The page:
The Variety of Life: What we Value... and What we Don't

In spite of our otherwise patchy financial situation, we are blessed to live in a home near the water, set up on a bluff with a nice view of the straits leading to the Pacific Ocean.

And we're certainly grateful for our lovely view; be it of the water or the ever-changing vista of the Olympic Mountains.

That said, we also love our trees, which are growing up all around us. We love the shelter and privacy they afford us; you pretty much can't see much of the house and the back yard from the street... and we like that.

Sunset view from our upper back deck*

A Visitor of a Different Value Set...

Recently, a friend — or rather, "a friendly acquaintance" — who also happens to be a real estate agent was visiting, and I guess she just wasn't able to set down her "professional hat" while she was in our home.

"You really should cut down those trees and maximize your view!" she offered.

Mrs. Denmarkguy and I both cringed a bit... because, as I said, we love our trees and our privacy. And we still have some lovely "Zen Views" between the trees.

For a moment, I was reminded of many years ago when I was selling my last house... talking to several realtors who were all of the same persuasion that I needed to make my house "totally neutral" before putting it on the market.

In the end, I chose to list with a realtor who specialized in marketing "homes with personality," and he actually ended up getting a higher price — in the end — than the estimates by those who wanted to "neutralize" that home.

Yes, we have trees "intruding" on our view...

The Quick and Easy Way...

Of course, nobody's really at fault here.

In theory, when you offer an "entirely beige" house with a front yard that is nothing but a treeless mowed lawn, you are offering potential buyers a "blank canvas" they can turn into their home, according to their personal visions.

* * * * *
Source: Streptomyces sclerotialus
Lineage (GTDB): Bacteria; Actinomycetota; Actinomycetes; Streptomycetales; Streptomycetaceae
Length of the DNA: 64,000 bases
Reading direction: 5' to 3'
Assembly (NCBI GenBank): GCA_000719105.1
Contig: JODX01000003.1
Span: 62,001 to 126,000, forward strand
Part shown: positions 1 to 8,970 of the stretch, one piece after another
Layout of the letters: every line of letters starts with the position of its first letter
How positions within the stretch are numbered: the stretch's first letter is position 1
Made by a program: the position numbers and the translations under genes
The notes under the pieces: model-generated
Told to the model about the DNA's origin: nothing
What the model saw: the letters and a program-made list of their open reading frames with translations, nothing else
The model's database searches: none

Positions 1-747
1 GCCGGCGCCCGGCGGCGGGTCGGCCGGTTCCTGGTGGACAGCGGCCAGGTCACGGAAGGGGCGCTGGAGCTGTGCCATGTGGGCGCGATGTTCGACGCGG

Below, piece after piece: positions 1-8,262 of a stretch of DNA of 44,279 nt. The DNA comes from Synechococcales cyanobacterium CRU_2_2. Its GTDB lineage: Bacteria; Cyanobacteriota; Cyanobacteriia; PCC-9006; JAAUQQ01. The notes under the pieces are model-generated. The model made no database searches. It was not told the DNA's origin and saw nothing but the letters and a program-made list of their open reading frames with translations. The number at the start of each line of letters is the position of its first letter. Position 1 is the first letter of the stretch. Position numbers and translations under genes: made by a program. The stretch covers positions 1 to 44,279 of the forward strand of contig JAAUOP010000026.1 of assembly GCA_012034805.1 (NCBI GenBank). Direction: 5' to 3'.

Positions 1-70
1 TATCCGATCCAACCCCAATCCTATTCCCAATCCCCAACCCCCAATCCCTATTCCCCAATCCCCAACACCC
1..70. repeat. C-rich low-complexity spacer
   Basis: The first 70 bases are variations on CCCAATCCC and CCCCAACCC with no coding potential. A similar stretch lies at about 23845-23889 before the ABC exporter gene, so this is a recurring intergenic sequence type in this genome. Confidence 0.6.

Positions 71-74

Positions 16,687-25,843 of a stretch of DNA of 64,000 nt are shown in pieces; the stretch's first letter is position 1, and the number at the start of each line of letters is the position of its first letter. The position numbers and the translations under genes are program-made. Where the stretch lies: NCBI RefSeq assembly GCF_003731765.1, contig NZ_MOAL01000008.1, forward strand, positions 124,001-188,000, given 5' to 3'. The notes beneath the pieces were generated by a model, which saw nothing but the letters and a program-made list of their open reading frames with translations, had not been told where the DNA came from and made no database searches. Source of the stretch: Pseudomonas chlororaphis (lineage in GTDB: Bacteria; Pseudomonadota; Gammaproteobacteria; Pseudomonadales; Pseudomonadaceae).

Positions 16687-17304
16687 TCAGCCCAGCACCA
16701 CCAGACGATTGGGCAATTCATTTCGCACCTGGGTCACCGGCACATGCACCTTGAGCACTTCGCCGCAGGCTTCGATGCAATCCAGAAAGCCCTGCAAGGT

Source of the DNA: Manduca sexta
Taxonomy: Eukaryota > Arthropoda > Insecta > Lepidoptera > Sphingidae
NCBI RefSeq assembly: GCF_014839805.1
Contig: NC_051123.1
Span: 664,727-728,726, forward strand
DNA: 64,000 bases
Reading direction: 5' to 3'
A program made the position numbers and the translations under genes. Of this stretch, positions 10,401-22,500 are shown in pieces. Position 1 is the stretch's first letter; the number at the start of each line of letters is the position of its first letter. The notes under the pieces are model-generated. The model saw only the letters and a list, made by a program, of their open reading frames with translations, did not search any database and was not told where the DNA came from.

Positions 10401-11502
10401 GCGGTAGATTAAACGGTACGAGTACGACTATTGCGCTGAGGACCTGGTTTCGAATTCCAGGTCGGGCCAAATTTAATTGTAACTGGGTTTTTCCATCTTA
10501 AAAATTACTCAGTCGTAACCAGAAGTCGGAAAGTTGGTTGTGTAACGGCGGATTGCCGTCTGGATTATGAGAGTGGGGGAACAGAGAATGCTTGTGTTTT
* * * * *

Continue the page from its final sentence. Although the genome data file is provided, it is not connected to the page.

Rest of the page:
It's an idea based on making the sale as fast and easy as possible, for both a home seller, and a realtor. It's based on "the average" more than on actually meeting people's end needs.

This post, however, is neither about real estate, nor about a slightly rude visitor... it's about the way so many people tend to "not be bothered" to do things really well, or to get things exactly right.

Whatever "causes" this kind of indifference may have, it seems to me it's what gives birth to the likes of WalMart... and the death of the individualized mom-and-pop operation that caters to each individual.

One of our views in winter...

In the case of my old house, the fact that it was unusual and "customized" in many ways was seen by most as a drawback, rather than an added value.

Noteworthy, though, is that the realtors who thought we should "paint it off white" and "get rid of the odd decor" estimated it to be worth $250,000-$260,000 (in its "neutral" state), while the realtor who took it on and sold it's oddity and character as a valued feature, ended up selling it for $295,000, against an original listing price of $315,000.

Granted, it took 80 days to sell vs. an average sell time of 35 days on the market, for the town where I used to live.

But again, I keep coming back to the consideration of what we value; in life... and whether our tendency to choose "the easy and convenient way" is robbing us of the choices and variety that serve to make life interesting.

Just something to think about...

Thanks for reading!

(Another #creativecoin creative non-fiction post)

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13.12.2019 22:21

Yeah! seems like everyone is in a hurry these days in the name of pragmatisms.

And along the way they loses the chance to absorb and get all the beauty that surrounds them and has surrounded them all the time for not having bothered to stop just a minute to appreciate it and enjoy it with the due attention from the beginning.

14.12.2019 05:05